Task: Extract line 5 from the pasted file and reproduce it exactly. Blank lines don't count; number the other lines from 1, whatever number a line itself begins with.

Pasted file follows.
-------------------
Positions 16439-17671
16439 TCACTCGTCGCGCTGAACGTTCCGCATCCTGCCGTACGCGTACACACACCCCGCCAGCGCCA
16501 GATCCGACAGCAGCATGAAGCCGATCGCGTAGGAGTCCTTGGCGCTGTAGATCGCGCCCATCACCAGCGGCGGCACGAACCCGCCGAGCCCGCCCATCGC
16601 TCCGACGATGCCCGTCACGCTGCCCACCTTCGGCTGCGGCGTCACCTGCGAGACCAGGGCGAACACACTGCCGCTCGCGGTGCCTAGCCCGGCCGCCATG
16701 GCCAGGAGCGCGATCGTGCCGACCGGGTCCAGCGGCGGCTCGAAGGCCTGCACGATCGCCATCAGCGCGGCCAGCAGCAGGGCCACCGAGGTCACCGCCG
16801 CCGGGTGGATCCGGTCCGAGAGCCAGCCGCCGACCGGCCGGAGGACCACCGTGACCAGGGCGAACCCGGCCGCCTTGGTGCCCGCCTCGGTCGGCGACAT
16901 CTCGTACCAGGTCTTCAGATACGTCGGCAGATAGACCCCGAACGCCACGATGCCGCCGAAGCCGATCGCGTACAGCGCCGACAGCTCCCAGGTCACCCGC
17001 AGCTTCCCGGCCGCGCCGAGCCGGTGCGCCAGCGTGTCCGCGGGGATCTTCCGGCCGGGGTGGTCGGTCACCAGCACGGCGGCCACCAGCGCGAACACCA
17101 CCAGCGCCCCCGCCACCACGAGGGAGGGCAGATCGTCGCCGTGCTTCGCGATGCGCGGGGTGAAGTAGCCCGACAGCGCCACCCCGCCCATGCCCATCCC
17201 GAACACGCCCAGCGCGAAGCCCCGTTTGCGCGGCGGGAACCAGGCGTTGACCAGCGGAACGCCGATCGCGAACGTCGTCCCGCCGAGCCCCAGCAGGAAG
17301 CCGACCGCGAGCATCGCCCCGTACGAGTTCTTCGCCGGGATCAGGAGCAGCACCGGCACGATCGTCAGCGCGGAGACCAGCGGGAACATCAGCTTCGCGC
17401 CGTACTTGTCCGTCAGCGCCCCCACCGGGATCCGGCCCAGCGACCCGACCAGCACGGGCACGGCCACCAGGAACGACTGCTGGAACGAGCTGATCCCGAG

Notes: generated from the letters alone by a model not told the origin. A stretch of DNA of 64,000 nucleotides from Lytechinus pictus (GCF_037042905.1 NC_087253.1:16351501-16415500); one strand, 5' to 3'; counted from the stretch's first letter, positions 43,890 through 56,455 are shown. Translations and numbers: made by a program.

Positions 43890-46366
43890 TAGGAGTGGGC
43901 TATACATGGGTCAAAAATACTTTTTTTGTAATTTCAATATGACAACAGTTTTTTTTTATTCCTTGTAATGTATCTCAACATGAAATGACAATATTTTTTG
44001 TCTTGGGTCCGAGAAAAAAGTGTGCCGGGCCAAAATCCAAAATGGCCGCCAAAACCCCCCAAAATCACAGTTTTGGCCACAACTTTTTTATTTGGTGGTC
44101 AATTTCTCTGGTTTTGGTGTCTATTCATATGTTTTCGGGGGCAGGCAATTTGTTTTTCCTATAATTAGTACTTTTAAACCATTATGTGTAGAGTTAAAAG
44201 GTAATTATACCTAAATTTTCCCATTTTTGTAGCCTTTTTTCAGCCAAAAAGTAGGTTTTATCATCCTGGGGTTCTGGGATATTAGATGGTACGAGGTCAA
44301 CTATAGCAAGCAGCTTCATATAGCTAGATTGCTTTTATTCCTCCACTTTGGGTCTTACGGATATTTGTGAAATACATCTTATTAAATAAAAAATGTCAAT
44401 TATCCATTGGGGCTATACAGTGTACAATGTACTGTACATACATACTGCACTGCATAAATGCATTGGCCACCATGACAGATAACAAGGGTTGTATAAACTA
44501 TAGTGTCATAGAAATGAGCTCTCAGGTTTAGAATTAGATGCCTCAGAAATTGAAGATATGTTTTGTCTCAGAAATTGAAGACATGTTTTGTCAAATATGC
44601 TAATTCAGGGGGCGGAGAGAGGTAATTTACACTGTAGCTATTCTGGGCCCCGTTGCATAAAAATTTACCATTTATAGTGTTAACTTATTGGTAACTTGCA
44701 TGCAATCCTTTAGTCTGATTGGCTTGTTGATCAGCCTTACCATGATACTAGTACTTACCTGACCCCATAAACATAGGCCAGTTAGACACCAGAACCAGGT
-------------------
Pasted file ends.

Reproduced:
16701 GCCAGGAGCGCGATCGTGCCGACCGGGTCCAGCGGCGGCTCGAAGGCCTGCACGATCGCCATCAGCGCGGCCAGCAGCAGGGCCACCGAGGTCACCGCCG